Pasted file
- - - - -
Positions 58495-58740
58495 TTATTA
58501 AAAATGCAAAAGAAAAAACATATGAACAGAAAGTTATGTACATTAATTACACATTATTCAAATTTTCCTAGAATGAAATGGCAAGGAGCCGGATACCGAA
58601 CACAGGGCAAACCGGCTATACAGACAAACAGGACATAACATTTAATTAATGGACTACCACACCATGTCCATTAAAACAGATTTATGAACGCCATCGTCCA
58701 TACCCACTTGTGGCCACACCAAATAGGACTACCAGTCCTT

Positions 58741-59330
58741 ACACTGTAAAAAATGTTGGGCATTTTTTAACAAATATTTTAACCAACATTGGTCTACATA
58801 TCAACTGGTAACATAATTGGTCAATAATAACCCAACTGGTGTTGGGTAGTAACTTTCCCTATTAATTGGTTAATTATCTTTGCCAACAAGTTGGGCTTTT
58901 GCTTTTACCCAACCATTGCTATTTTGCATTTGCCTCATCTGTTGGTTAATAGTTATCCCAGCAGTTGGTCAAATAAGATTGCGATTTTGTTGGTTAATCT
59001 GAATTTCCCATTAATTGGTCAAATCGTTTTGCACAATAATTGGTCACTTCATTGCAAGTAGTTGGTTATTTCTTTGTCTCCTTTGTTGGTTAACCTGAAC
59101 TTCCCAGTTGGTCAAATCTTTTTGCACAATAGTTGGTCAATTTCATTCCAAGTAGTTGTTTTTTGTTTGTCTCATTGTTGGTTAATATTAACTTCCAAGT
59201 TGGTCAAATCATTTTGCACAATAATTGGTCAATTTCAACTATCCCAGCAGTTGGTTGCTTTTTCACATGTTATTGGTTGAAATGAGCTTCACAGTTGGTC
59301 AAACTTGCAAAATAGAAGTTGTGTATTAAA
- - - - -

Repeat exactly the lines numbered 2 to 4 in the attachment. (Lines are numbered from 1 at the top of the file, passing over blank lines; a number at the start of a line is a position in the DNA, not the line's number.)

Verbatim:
58495 TTATTA
58501 AAAATGCAAAAGAAAAAACATATGAACAGAAAGTTATGTACATTAATTACACATTATTCAAATTTTCCTAGAATGAAATGGCAAGGAGCCGGATACCGAA
58601 CACAGGGCAAACCGGCTATACAGACAAACAGGACATAACATTTAATTAATGGACTACCACACCATGTCCATTAAAACAGATTTATGAACGCCATCGTCCA